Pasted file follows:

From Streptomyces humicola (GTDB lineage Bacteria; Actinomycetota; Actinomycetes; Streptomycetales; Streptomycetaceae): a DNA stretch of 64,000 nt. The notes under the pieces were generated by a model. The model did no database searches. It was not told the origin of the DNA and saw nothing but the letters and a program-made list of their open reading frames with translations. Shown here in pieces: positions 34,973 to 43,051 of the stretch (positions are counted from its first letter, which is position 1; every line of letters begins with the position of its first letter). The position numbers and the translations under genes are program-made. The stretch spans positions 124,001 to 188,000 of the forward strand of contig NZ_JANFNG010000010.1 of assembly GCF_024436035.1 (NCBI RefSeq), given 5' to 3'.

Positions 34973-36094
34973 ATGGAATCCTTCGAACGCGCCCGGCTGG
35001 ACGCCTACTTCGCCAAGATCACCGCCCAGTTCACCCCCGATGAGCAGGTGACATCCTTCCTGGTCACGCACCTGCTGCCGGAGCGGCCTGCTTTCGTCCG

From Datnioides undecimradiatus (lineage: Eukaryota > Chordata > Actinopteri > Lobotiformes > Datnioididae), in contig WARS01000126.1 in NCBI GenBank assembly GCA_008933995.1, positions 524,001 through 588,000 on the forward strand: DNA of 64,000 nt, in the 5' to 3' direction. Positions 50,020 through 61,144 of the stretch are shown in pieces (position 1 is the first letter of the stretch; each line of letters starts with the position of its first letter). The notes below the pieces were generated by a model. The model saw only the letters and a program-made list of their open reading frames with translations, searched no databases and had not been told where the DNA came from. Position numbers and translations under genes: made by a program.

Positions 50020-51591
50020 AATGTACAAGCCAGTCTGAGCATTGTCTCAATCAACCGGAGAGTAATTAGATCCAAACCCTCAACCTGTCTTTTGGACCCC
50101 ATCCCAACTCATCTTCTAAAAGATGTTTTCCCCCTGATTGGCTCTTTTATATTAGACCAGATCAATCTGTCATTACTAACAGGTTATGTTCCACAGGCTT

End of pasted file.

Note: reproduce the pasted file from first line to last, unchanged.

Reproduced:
From Streptomyces humicola (GTDB lineage Bacteria; Actinomycetota; Actinomycetes; Streptomycetales; Streptomycetaceae): a DNA stretch of 64,000 nt. The notes under the pieces were generated by a model. The model did no database searches. It was not told the origin of the DNA and saw nothing but the letters and a program-made list of their open reading frames with translations. Shown here in pieces: positions 34,973 to 43,051 of the stretch (positions are counted from its first letter, which is position 1; every line of letters begins with the position of its first letter). The position numbers and the translations under genes are program-made. The stretch spans positions 124,001 to 188,000 of the forward strand of contig NZ_JANFNG010000010.1 of assembly GCF_024436035.1 (NCBI RefSeq), given 5' to 3'.

Positions 34973-36094
34973 ATGGAATCCTTCGAACGCGCCCGGCTGG
35001 ACGCCTACTTCGCCAAGATCACCGCCCAGTTCACCCCCGATGAGCAGGTGACATCCTTCCTGGTCACGCACCTGCTGCCGGAGCGGCCTGCTTTCGTCCG

From Datnioides undecimradiatus (lineage: Eukaryota > Chordata > Actinopteri > Lobotiformes > Datnioididae), in contig WARS01000126.1 in NCBI GenBank assembly GCA_008933995.1, positions 524,001 through 588,000 on the forward strand: DNA of 64,000 nt, in the 5' to 3' direction. Positions 50,020 through 61,144 of the stretch are shown in pieces (position 1 is the first letter of the stretch; each line of letters starts with the position of its first letter). The notes below the pieces were generated by a model. The model saw only the letters and a program-made list of their open reading frames with translations, searched no databases and had not been told where the DNA came from. Position numbers and translations under genes: made by a program.

Positions 50020-51591
50020 AATGTACAAGCCAGTCTGAGCATTGTCTCAATCAACCGGAGAGTAATTAGATCCAAACCCTCAACCTGTCTTTTGGACCCC
50101 ATCCCAACTCATCTTCTAAAAGATGTTTTCCCCCTGATTGGCTCTTTTATATTAGACCAGATCAATCTGTCATTACTAACAGGTTATGTTCCACAGGCTT